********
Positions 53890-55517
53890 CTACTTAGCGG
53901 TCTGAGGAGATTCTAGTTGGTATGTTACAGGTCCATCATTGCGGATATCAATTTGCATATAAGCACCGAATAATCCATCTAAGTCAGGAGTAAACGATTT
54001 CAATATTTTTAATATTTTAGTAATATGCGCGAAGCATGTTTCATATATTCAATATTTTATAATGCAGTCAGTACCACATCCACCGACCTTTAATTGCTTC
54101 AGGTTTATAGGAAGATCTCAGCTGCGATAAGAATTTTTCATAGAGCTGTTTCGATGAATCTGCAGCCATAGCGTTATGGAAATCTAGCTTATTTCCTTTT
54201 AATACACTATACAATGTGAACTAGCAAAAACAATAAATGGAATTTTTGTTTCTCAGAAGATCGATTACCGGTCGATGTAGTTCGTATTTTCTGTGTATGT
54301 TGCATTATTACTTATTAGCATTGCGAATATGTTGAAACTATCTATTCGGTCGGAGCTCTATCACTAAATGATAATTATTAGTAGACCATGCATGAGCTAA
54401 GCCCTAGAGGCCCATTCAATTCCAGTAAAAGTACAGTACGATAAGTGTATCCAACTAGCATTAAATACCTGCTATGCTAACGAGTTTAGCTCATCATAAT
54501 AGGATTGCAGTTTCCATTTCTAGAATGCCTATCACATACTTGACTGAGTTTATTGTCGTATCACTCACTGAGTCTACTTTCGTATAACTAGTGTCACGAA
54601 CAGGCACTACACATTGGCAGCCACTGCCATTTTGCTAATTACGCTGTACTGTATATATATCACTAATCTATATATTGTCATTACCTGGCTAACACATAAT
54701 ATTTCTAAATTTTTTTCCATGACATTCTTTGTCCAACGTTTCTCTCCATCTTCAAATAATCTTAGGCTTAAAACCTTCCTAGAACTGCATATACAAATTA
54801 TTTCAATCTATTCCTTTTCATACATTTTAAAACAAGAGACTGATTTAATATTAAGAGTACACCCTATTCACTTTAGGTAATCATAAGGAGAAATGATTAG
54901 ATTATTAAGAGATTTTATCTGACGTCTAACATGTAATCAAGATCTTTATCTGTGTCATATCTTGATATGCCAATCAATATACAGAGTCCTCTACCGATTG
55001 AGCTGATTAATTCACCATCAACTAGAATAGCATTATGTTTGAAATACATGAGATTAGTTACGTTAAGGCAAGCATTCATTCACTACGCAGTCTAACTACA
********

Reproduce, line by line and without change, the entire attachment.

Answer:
Positions 53890-55517
53890 CTACTTAGCGG
53901 TCTGAGGAGATTCTAGTTGGTATGTTACAGGTCCATCATTGCGGATATCAATTTGCATATAAGCACCGAATAATCCATCTAAGTCAGGAGTAAACGATTT
54001 CAATATTTTTAATATTTTAGTAATATGCGCGAAGCATGTTTCATATATTCAATATTTTATAATGCAGTCAGTACCACATCCACCGACCTTTAATTGCTTC
54101 AGGTTTATAGGAAGATCTCAGCTGCGATAAGAATTTTTCATAGAGCTGTTTCGATGAATCTGCAGCCATAGCGTTATGGAAATCTAGCTTATTTCCTTTT
54201 AATACACTATACAATGTGAACTAGCAAAAACAATAAATGGAATTTTTGTTTCTCAGAAGATCGATTACCGGTCGATGTAGTTCGTATTTTCTGTGTATGT
54301 TGCATTATTACTTATTAGCATTGCGAATATGTTGAAACTATCTATTCGGTCGGAGCTCTATCACTAAATGATAATTATTAGTAGACCATGCATGAGCTAA
54401 GCCCTAGAGGCCCATTCAATTCCAGTAAAAGTACAGTACGATAAGTGTATCCAACTAGCATTAAATACCTGCTATGCTAACGAGTTTAGCTCATCATAAT
54501 AGGATTGCAGTTTCCATTTCTAGAATGCCTATCACATACTTGACTGAGTTTATTGTCGTATCACTCACTGAGTCTACTTTCGTATAACTAGTGTCACGAA
54601 CAGGCACTACACATTGGCAGCCACTGCCATTTTGCTAATTACGCTGTACTGTATATATATCACTAATCTATATATTGTCATTACCTGGCTAACACATAAT
54701 ATTTCTAAATTTTTTTCCATGACATTCTTTGTCCAACGTTTCTCTCCATCTTCAAATAATCTTAGGCTTAAAACCTTCCTAGAACTGCATATACAAATTA
54801 TTTCAATCTATTCCTTTTCATACATTTTAAAACAAGAGACTGATTTAATATTAAGAGTACACCCTATTCACTTTAGGTAATCATAAGGAGAAATGATTAG
54901 ATTATTAAGAGATTTTATCTGACGTCTAACATGTAATCAAGATCTTTATCTGTGTCATATCTTGATATGCCAATCAATATACAGAGTCCTCTACCGATTG
55001 AGCTGATTAATTCACCATCAACTAGAATAGCATTATGTTTGAAATACATGAGATTAGTTACGTTAAGGCAAGCATTCATTCACTACGCAGTCTAACTACA